salvage

The Wreck of the Cyrena

The burgeoning interest in the revitalisation of the port in Whanganui brings to mind some of the more dramatic incidents that occurred within our once boisterous harbour. One unfortunate event involved the British Imperial Oil Company steamer SS Cyrena, skippered by Captain D R Paterson. On course to arrive on 25 May 1925, Cyrena was about to deliver 8,000 cases of oil in Whanganui before proceeding to Bluff, Port Chalmers and Lyttelton to deliver the remainder of the cargo. Like so many ships before, Cyrena anticipated an uneventful entrance into the Whanganui Harbour.

1. W-S-W-051n

The wreck of the SS Cyrena not far from the shore with the SS Mana alongisde.  Barrels and crated of cargo were taken off the ship and stored temporarily on Castlecliff Beach.  Ref: W-S-W-051n

There was no smooth sailing for Cyrena; the ship met trouble entering the harbour, running aground on what was then thought to be a sandbar. It was reported at the time that Cyrena could be re-floated without much difficulty, so work began to lighten the load. The salvage tug Terawhiti arrived from Wellington to help dislodge Cyrena and the steamer John arrived from New Plymouth to lighten its load of cargo. When this proved to be inadequate, several other ideas were floated to free Cyrena from a watery fate.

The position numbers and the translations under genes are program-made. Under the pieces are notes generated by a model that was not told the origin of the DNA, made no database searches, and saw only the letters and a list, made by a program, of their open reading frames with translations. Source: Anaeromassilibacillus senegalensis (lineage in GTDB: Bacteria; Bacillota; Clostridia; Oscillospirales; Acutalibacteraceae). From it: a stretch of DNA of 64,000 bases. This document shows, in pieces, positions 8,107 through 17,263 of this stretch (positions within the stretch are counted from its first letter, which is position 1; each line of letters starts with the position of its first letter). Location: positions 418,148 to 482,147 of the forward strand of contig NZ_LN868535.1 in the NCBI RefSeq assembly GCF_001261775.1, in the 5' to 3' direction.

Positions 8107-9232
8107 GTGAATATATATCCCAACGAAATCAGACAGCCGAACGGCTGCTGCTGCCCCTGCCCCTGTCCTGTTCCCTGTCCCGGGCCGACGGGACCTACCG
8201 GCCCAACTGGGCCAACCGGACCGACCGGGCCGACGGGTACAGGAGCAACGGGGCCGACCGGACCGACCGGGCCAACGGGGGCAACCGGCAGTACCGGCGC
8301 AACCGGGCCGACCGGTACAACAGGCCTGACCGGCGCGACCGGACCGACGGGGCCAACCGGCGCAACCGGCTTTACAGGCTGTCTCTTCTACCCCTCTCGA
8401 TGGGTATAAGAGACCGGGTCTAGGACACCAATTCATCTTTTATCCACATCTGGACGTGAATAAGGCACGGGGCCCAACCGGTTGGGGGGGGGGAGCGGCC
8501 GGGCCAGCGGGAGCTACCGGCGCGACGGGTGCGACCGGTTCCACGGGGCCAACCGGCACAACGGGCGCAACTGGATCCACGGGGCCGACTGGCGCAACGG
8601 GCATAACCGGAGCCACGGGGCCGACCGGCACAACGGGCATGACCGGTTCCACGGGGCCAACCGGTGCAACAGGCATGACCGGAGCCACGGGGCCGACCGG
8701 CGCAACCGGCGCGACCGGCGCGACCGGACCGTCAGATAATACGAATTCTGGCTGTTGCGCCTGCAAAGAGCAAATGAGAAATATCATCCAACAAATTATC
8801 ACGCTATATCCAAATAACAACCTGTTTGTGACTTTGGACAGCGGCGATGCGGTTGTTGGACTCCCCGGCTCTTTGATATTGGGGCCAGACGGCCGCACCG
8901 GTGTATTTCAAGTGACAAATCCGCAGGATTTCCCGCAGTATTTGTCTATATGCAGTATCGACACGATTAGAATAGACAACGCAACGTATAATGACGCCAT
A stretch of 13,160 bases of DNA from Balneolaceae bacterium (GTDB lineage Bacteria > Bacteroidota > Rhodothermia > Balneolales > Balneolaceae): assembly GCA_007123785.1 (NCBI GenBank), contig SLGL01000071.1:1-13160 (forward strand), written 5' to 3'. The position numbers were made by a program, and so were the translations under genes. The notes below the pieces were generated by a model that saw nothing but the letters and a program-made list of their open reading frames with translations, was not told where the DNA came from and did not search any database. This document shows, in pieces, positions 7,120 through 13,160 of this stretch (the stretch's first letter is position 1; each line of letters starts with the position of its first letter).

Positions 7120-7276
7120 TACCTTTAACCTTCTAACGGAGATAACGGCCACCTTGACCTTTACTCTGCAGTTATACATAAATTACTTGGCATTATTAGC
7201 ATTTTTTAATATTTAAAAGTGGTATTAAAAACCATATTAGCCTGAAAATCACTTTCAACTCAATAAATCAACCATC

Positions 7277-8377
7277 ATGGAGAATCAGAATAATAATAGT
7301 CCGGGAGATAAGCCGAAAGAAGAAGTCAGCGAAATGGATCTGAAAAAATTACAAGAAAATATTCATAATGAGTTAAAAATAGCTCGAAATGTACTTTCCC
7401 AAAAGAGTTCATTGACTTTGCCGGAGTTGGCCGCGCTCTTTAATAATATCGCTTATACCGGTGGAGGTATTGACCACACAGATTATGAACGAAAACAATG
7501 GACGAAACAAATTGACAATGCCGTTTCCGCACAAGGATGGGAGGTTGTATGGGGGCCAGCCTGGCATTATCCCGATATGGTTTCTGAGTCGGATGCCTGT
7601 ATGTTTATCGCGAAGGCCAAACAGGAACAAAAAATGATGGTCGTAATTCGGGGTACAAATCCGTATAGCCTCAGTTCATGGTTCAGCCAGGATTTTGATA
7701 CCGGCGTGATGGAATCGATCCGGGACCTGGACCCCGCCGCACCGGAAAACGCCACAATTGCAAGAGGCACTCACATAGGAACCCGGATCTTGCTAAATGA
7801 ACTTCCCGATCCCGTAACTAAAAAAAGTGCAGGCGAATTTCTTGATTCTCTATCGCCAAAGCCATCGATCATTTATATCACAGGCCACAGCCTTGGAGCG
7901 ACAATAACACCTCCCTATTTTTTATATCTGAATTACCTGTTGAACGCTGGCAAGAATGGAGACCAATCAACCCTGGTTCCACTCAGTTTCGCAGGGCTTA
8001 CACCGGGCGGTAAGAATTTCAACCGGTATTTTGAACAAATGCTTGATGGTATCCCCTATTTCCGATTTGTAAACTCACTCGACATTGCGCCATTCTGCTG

By 5 June a scheme was hatched to pump compressed air into the ship, which was intended to achieve a “greater degree of buoyancy.” Despite this not being very successful, another similar idea entailed attaching all the empties, the beer barrels from local hotels, to see what difference they would make when Cyrena was re-floated. After several unsuccessful attempts to rescue Cyrena, however, the final blow was delivered on 12 June by a large southerly swell which broke the ship in two, sending all remaining cargo into the sea.

2. W-S-W-062

The wreck of the SS Cyrena off Castlecliff Beach.  Ref: W-S-W-062

Crowds gathered on Castlecliff Beach to watch Cyrena slowly disintegrate into the sea as the flotsam of barrels, tins of oil and timber found its way to the shore. Patrols were set up to prevent looting and work parties were formed to salvage what they could from the shore.